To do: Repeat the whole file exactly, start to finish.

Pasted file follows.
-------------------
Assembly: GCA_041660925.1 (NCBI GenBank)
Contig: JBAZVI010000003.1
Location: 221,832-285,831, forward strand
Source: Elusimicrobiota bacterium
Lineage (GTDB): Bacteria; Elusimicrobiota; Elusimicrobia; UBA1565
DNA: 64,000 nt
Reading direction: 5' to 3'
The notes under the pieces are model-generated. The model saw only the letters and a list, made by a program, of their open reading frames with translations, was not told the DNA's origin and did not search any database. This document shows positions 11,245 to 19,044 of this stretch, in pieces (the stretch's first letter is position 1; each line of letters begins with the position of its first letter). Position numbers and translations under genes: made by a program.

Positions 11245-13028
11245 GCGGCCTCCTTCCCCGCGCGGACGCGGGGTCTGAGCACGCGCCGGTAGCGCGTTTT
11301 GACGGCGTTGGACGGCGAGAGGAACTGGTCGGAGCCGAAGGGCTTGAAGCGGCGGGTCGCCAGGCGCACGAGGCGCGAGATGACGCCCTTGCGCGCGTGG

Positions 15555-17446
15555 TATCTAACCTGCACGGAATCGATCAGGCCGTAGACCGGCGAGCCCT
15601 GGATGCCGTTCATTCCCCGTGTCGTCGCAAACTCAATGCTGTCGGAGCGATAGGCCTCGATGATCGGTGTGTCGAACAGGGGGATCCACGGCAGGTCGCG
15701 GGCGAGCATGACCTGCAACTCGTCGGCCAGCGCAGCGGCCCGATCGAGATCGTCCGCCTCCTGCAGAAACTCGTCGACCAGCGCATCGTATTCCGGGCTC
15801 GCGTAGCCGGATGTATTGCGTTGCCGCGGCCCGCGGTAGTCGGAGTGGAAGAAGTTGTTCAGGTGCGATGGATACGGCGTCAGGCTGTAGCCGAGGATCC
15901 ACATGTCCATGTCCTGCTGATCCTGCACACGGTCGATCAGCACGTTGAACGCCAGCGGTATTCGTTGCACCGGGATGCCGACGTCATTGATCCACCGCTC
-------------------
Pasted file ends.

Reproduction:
Assembly: GCA_041660925.1 (NCBI GenBank)
Contig: JBAZVI010000003.1
Location: 221,832-285,831, forward strand
Source: Elusimicrobiota bacterium
Lineage (GTDB): Bacteria; Elusimicrobiota; Elusimicrobia; UBA1565
DNA: 64,000 nt
Reading direction: 5' to 3'
The notes under the pieces are model-generated. The model saw only the letters and a list, made by a program, of their open reading frames with translations, was not told the DNA's origin and did not search any database. This document shows positions 11,245 to 19,044 of this stretch, in pieces (the stretch's first letter is position 1; each line of letters begins with the position of its first letter). Position numbers and translations under genes: made by a program.

Positions 11245-13028
11245 GCGGCCTCCTTCCCCGCGCGGACGCGGGGTCTGAGCACGCGCCGGTAGCGCGTTTT
11301 GACGGCGTTGGACGGCGAGAGGAACTGGTCGGAGCCGAAGGGCTTGAAGCGGCGGGTCGCCAGGCGCACGAGGCGCGAGATGACGCCCTTGCGCGCGTGG

Positions 15555-17446
15555 TATCTAACCTGCACGGAATCGATCAGGCCGTAGACCGGCGAGCCCT
15601 GGATGCCGTTCATTCCCCGTGTCGTCGCAAACTCAATGCTGTCGGAGCGATAGGCCTCGATGATCGGTGTGTCGAACAGGGGGATCCACGGCAGGTCGCG
15701 GGCGAGCATGACCTGCAACTCGTCGGCCAGCGCAGCGGCCCGATCGAGATCGTCCGCCTCCTGCAGAAACTCGTCGACCAGCGCATCGTATTCCGGGCTC
15801 GCGTAGCCGGATGTATTGCGTTGCCGCGGCCCGCGGTAGTCGGAGTGGAAGAAGTTGTTCAGGTGCGATGGATACGGCGTCAGGCTGTAGCCGAGGATCC
15901 ACATGTCCATGTCCTGCTGATCCTGCACACGGTCGATCAGCACGTTGAACGCCAGCGGTATTCGTTGCACCGGGATGCCGACGTCATTGATCCACCGCTC